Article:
Stadia exclusives to have features “not possible” on home hardware

M76

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When Google launches its Stadia streaming service on November 19, it will only include titles that are also available on standard PCs and consoles. Going forward, though, the company says it's going to focus on first-party exclusives "that wouldn't be possible on any other platform."

Part of that promise is the ability to use Google's distributed data center hardware to perform real-time calculations that can't be done on even the most powerful home hardware. "A fully physics-simulated game is one of the Holy Grails of game creation since Trespasser was being imagined 20-something years ago, and now we finally have a platform where we'll be able to deliver some of those experiences,"

Drawing inspiration from Google's AI-powered natural-language virtual-phone-call-assistant "Duplex" project, she foresees story-based Stadia games with characters that have "believable human interactions" rather than canned lines of repeated dialogue. She also talked up the potential to watch a YouTube documentary that includes footage of a classic game, then jump into a Stadia-powered gameplay session with that game directly.

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M76

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Lies, awful lies. The fact is that "home hardware" is much more powerful than it was in 1998, if someone wanted to do a fully physics based game it would be possible. The reason they don't do it is because it is a game designer's nightmare. You can't control the narrative if everything is possible in a game based on physics. And there were physics based indie games like "I am bread" so this is a shameless lie.

Also an AI capable of generating random plausible responses doesn't need distributed hardware. Hell my Sound Blaster 2.0 demo disk included a voice synthesizer software that could formulate rudimentary responses. That was in 1994.

So all of this is possible on a home system if someone wanted to do it.

It might help with the net code of MMOs that all the processing is done on the same system, but that's only a developer convenience, not something that enhances player experience.
 
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Part of that promise is the ability to use Google's distributed data center hardware to perform real-time calculations that can't be done on even the most powerful home hardware. "A fully physics-simulated game is one of the Holy Grails of game creation since Trespasser was being imagined 20-something years ago, and now we finally have a platform where we'll be able to deliver some of those experiences,"
this is so dumb and written by a marketing psued.
 

Bankie

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Also an AI capable of generating random plausible responses doesn't need distributed hardware. Hell my Sound Blaster 2.0 demo disk included a voice synthesizer software that could formulate rudimentary responses. That was in 1994.
"Hello. I'm Dr SBAITSO. From Creative Labs. Please tell me your name."
 

Armenius

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Microsoft is already doing this with the next Flight Simulator and you still play the game locally. Sorry, Google, but I'm still not going to be buying your shitty service. And believing that exclusives is a positive selling point for PC gaming :ROFLMAO:.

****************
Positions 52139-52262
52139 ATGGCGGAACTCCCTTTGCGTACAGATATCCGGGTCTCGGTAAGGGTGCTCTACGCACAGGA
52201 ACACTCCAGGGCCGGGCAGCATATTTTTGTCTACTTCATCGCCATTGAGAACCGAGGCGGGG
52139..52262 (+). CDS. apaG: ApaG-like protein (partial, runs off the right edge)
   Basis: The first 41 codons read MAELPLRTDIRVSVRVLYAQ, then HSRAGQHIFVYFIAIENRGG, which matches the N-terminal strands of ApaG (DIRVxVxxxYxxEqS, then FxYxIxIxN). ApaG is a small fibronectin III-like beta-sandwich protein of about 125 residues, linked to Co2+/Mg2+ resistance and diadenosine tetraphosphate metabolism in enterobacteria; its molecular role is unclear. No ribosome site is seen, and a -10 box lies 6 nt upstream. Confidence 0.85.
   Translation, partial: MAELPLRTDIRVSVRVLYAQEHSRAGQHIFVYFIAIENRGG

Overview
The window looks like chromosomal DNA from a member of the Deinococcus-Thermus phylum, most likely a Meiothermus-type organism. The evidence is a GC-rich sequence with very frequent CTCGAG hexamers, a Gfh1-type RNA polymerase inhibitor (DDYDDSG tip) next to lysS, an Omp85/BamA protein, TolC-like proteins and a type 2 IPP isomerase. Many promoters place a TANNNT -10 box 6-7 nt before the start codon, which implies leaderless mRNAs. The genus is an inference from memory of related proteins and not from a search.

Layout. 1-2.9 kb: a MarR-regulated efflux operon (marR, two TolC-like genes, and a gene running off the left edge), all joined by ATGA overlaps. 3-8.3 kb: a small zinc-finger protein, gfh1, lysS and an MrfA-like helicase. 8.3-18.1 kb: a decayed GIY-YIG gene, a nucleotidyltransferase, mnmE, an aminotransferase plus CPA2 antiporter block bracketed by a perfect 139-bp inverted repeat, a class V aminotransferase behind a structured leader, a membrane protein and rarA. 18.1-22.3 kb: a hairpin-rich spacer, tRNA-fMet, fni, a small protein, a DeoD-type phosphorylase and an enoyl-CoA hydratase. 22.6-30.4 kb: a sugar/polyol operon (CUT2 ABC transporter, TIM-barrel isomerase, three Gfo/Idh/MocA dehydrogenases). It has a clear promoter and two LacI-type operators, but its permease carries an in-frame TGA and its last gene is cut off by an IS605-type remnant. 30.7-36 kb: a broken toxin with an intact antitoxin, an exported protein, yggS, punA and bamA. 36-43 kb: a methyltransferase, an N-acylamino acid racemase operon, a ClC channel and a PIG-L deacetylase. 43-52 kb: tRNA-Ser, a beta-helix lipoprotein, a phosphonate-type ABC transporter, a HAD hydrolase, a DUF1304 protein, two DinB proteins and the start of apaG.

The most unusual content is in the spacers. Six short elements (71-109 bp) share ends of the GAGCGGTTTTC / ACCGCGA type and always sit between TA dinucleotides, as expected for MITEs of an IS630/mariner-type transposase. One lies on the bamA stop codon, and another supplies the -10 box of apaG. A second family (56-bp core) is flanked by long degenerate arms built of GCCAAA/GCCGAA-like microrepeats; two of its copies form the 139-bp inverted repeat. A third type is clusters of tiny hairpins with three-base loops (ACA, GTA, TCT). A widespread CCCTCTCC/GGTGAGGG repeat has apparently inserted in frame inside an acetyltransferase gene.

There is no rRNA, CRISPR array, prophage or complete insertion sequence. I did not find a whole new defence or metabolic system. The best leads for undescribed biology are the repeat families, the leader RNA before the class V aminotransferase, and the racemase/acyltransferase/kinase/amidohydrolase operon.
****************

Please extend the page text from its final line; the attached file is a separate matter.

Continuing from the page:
DrDoU

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I’ll believe this when Someone puts a cray supercomputer in my house to run crysis
 

DukenukemX

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Google Stadia has "Potential". Potential is wasted energy.

Google: You don't want me to use my server CPU's. My server CPU's are registered weapons. I have the fastest gaming PC with 24 core 2.7Ghz Intel CPU's and a Vega 56, and you can't afford this. The CPU alone costs more than your car, and my Vega 56 is special because AMD said so and I paid $1k for it. Your stupid Intel 9900K with RTX 2080 can't touch this. I don't need Ray-Tracing because I have physics. I would release my future exclusive games on PC but your 9900K would blow up if it tried. Stadia servers are the best, 'Google employee's making zoom noises with their mouths.'

I'll give Google this, the shit they say about Stadia is hilarious.
 

blackmomba

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Basically what I was saying in the *stadia not so good* thread

It's fine to not be a fan but to say it's not possible and it's all lies without backing anything up is weak

If anything some of you should let the guys at Google know so they don't waste their time

Personally I have more faith in the guys at Google and the fact that they have the abilities to create something interesting that who knows might even contribute to "local" gaming
 

Mega6

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Personally I have more faith in the guys at Google and the fact that they have the abilities to create something interesting that who knows might even contribute to "local" gaming
From what I've seen, Google is all about the cloud and $$$$$$$$
 

DukenukemX

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Basically what I was saying in the *stadia not so good* thread

It's fine to not be a fan but to say it's not possible and it's all lies without backing anything up is weak

If anything some of you should let the guys at Google know so they don't waste their time
I don't think anyone is saying it isn't possible, just that it doesn't need Stadia's special servers to do it. Half Life 2 has some of the best physics ever and that's from 2004. It's just a matter of game designers being lazy, not a limitation of the hardware.